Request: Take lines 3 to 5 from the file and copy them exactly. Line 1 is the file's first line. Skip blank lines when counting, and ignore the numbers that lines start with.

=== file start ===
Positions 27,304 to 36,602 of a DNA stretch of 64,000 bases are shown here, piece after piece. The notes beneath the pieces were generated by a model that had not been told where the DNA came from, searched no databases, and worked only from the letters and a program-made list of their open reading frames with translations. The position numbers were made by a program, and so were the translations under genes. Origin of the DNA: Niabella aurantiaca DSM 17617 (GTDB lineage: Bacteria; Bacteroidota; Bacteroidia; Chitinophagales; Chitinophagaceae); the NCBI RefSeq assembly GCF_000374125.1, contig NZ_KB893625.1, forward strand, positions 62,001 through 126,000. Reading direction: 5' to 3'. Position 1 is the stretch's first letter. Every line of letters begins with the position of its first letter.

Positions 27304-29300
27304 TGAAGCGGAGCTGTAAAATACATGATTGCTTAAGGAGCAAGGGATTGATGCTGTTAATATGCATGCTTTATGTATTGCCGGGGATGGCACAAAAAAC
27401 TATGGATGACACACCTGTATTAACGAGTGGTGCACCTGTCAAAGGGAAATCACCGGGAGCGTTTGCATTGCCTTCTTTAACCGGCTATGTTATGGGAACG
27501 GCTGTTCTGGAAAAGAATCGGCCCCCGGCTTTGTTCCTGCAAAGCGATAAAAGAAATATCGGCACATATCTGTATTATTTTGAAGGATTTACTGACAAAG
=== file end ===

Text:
27304 TGAAGCGGAGCTGTAAAATACATGATTGCTTAAGGAGCAAGGGATTGATGCTGTTAATATGCATGCTTTATGTATTGCCGGGGATGGCACAAAAAAC
27401 TATGGATGACACACCTGTATTAACGAGTGGTGCACCTGTCAAAGGGAAATCACCGGGAGCGTTTGCATTGCCTTCTTTAACCGGCTATGTTATGGGAACG
27501 GCTGTTCTGGAAAAGAATCGGCCCCCGGCTTTGTTCCTGCAAAGCGATAAAAGAAATATCGGCACATATCTGTATTATTTTGAAGGATTTACTGACAAAG